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How ticks get under your skin

A close look at a tick’s mouthparts reveals enviable burrowing tools

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12:36pm, November 1, 2013

RATCHET AND PULL  A close look at how a tick uses its mouth to saw through skin and hang on to a host for up to a week may inspire engineers to mimic the method.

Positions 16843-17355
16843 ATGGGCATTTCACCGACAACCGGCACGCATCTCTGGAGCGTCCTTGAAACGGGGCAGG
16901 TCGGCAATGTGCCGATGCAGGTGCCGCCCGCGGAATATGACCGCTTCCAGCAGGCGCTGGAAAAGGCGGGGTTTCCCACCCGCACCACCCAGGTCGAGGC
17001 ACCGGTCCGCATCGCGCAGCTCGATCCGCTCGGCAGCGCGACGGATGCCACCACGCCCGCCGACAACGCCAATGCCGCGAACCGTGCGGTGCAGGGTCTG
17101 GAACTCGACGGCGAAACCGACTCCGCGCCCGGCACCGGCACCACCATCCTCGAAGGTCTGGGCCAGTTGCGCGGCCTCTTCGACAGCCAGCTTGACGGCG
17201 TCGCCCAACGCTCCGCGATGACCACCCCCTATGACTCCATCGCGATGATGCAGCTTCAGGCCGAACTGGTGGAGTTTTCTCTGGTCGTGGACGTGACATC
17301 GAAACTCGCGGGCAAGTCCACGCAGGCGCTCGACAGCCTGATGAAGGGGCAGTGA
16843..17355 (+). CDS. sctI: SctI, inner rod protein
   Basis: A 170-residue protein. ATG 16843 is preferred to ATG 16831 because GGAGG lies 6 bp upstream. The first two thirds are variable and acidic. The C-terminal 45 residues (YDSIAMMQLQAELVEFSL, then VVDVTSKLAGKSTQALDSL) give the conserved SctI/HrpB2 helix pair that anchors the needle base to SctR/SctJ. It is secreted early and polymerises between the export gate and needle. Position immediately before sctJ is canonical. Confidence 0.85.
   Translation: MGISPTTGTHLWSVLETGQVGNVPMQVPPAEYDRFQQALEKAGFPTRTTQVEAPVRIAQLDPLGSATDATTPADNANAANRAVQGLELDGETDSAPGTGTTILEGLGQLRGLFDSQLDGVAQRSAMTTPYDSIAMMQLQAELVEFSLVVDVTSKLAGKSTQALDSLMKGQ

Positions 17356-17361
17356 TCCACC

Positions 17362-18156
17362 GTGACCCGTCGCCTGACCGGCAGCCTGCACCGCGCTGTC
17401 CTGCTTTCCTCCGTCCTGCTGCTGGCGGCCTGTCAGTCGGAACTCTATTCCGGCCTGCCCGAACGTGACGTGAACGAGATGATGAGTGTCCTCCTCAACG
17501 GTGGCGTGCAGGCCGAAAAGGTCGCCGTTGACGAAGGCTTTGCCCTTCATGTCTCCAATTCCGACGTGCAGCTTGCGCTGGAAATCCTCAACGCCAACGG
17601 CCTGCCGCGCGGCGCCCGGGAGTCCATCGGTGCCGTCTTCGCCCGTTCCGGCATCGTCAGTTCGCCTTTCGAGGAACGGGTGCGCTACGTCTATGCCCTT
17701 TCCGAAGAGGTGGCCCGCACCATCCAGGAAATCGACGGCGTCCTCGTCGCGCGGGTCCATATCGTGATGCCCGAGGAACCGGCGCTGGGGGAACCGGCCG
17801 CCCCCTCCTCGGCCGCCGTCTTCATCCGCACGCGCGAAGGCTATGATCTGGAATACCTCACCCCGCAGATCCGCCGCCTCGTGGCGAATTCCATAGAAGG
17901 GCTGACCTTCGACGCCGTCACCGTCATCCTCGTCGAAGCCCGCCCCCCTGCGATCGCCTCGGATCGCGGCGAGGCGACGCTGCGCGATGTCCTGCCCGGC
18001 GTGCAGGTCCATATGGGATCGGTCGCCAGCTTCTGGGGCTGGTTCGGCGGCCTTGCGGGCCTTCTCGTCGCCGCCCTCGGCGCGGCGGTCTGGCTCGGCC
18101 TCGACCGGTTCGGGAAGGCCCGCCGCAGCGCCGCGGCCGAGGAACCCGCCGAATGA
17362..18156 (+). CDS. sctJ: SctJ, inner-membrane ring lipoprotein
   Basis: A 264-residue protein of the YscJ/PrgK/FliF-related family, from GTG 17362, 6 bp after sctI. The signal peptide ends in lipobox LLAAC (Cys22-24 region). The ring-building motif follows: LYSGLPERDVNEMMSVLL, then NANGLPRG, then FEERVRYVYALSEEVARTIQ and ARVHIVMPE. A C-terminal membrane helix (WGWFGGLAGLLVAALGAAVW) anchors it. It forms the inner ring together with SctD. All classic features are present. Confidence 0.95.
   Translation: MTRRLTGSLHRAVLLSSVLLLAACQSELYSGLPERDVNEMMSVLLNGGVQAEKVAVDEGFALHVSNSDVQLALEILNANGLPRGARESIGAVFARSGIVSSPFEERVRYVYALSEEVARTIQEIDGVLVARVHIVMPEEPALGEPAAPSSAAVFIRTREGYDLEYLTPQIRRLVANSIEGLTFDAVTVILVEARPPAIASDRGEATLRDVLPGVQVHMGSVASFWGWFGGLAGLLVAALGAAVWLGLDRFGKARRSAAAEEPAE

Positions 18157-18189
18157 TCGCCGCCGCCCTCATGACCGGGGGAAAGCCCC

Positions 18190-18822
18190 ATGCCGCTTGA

A new look at a tick’s mouthparts shows how the arachnid saws its way through skin and hangs on for up to a week. The castor bean tick Ixodes ricinus, a European species that carries Lyme disease, faces an engineering problem: Its needlelike mouthparts are good at piercing but useless for hanging on during long periods of feeding. And unlike some ticks, this species does not make a cement to anchor itself to its host.

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